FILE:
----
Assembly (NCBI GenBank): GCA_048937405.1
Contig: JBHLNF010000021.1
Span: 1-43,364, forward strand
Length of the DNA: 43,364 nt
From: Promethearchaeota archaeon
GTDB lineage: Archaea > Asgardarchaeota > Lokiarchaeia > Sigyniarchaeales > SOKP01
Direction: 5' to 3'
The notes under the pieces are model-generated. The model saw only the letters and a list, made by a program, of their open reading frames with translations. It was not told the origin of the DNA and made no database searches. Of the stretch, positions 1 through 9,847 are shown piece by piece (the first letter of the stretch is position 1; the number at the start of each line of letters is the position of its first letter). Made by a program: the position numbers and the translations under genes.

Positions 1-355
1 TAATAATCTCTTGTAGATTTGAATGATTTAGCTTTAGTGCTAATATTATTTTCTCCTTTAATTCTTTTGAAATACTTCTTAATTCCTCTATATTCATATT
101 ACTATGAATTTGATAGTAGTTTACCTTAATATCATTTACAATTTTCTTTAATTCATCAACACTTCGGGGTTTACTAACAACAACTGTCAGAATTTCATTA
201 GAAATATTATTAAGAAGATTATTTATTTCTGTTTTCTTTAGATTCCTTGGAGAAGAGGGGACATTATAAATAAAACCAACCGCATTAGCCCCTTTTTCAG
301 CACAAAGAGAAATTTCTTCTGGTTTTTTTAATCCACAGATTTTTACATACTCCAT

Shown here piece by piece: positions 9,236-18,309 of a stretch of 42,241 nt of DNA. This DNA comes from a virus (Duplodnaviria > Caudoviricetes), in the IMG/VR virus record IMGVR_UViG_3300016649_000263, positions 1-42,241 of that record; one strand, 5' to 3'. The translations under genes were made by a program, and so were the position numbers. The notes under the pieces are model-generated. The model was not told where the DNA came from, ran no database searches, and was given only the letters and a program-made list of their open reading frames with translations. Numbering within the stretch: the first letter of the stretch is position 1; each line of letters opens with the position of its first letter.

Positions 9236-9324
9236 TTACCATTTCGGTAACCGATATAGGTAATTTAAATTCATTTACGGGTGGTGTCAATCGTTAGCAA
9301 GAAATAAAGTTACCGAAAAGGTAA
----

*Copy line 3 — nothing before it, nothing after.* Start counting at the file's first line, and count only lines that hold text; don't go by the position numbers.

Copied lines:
Span: 1-43,364, forward strand